Stephen Frears’ follow-up movie to last year’s impressive biopic The Program could not be any different, and here he teams with Nicholas Martin, a successful television writer behind episodes of Midsomer Murders, Soldier Soldier and Dalziel & Pascoe, for an brilliantly funny romp set in New York City towards the end of the second World War.

Foster Jenkins (Meryl Streep) was known for her very off-key performances as an opera singer, her appearances on-stage fully financed from her fortune left to her by her late father. At »

- Paul Heath

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'Bridget Jones's Diary': 10 Things You (Probably) Didn't Know About the Hit Comedy

12 April 2016 7:00 AM, PDT | Moviefone | See recent Moviefone news »

Hard to believe it's been 15 years since "Bridget Jones's Diary" surprised the world with blue soup, ugly Christmas sweaters, an unexpectedly funny Colin Firth, a shockingly nasty Hugh Grant, and a stunningly perfect English accent emerging from Texan Renée Zellweger.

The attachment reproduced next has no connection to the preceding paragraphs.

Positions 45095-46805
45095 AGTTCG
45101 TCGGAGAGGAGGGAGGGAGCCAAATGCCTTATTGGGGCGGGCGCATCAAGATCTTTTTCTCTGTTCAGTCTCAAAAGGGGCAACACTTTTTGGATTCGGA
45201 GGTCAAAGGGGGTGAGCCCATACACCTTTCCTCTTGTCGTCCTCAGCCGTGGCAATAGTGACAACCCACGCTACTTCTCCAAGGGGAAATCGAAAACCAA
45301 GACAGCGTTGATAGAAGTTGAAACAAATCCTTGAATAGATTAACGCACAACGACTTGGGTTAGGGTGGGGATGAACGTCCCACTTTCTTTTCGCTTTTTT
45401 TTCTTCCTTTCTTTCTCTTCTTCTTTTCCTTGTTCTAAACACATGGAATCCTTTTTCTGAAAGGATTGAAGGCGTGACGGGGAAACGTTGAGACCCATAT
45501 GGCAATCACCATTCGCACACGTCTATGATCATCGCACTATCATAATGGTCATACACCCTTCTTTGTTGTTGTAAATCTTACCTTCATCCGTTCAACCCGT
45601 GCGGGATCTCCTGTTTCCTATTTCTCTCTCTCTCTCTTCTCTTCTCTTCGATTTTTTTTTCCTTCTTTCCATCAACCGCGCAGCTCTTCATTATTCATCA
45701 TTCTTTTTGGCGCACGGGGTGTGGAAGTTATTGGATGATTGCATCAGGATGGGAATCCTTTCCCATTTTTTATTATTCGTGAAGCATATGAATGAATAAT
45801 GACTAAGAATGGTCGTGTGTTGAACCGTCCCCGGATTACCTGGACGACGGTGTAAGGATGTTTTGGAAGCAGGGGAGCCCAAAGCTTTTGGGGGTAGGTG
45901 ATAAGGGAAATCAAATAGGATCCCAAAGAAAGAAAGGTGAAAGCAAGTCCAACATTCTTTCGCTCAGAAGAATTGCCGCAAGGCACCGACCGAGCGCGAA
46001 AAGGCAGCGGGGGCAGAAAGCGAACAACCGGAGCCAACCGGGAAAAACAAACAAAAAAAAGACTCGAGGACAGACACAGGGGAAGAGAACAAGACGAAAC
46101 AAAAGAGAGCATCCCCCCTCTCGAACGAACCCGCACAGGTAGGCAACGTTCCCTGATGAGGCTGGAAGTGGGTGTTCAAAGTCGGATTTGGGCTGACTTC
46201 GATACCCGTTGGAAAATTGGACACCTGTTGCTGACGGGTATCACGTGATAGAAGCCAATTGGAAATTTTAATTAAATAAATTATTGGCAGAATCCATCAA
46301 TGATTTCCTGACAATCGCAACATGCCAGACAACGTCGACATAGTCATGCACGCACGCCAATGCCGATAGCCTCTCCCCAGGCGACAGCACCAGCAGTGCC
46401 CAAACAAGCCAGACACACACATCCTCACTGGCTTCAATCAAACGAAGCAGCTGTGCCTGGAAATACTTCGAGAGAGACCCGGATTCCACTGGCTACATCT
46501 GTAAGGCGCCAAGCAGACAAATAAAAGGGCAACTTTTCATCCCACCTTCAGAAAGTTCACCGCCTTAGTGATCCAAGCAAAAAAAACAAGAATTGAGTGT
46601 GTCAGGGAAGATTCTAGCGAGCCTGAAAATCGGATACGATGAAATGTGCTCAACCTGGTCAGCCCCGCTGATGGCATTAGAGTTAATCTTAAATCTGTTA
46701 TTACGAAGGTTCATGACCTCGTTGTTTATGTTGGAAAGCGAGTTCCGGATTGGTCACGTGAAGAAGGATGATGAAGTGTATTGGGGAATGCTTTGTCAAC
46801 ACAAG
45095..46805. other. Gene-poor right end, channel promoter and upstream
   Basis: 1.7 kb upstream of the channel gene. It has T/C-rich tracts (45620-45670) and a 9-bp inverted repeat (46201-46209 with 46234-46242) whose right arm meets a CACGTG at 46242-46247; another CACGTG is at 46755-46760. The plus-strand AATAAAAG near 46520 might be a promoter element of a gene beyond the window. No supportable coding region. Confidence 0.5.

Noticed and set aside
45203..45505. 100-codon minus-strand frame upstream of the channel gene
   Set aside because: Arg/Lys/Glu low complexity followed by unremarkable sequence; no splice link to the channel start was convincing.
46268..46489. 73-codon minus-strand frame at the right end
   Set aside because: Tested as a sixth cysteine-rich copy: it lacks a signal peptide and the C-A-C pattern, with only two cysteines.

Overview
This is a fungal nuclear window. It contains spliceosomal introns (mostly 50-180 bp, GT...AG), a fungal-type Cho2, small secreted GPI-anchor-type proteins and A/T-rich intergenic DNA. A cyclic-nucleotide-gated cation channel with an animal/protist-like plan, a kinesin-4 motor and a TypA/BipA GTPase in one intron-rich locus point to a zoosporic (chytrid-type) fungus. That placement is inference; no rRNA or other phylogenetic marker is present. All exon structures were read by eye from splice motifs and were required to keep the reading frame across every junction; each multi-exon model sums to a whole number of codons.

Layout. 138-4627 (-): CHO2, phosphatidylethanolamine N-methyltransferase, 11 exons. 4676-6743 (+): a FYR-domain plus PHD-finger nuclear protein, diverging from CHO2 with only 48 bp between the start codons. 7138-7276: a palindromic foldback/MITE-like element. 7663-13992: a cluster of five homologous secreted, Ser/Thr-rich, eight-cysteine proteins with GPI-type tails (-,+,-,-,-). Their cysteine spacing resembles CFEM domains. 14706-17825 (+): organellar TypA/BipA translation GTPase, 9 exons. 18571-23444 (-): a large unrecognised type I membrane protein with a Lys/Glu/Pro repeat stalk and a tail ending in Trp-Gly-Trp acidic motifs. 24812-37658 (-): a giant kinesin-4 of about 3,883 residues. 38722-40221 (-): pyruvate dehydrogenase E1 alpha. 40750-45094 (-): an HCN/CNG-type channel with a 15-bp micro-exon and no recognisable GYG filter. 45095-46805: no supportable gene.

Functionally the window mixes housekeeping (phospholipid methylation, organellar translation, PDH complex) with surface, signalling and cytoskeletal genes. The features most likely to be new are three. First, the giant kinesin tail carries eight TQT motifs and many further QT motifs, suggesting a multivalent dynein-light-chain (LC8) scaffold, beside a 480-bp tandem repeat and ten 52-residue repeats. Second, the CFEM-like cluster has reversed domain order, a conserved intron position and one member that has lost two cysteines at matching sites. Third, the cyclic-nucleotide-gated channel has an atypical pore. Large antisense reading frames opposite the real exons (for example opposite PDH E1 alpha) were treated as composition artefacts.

Since the film adaptation of Helen Fielding's novel hit these shores on April 13, 2001, the awkward but lovable "singleton" heroine has been a worldwide favorite, spawning a 2004 sequel and a long-awaited third installment, "Bridget Jones's Baby," finally due for delivery this fall. To celebrate the film's 15th anniversary this week, here are some behind-the-scenes facts you need to know.

1. Helen Fielding's worldwide bestseller started out as a series of columns in Britain's Independent newspaper that loosely fictionalized the romantic misadventures of Fielding and her thirtysomething pals. Fielding acknowledged that she lifted her storyline from "Pride and Prejudice." "Jane Austen's plots are very good and have been market researched »

- Gary Susman

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Biographer Simon Callow on Orson Welles: ‘He Was Deeply Insecure’

8 April 2016 12:37 PM, PDT | Variety - Film News | See recent Variety - Film News news »

Simon Callow has become the preeminent chronicler of the life and times of Orson Welles.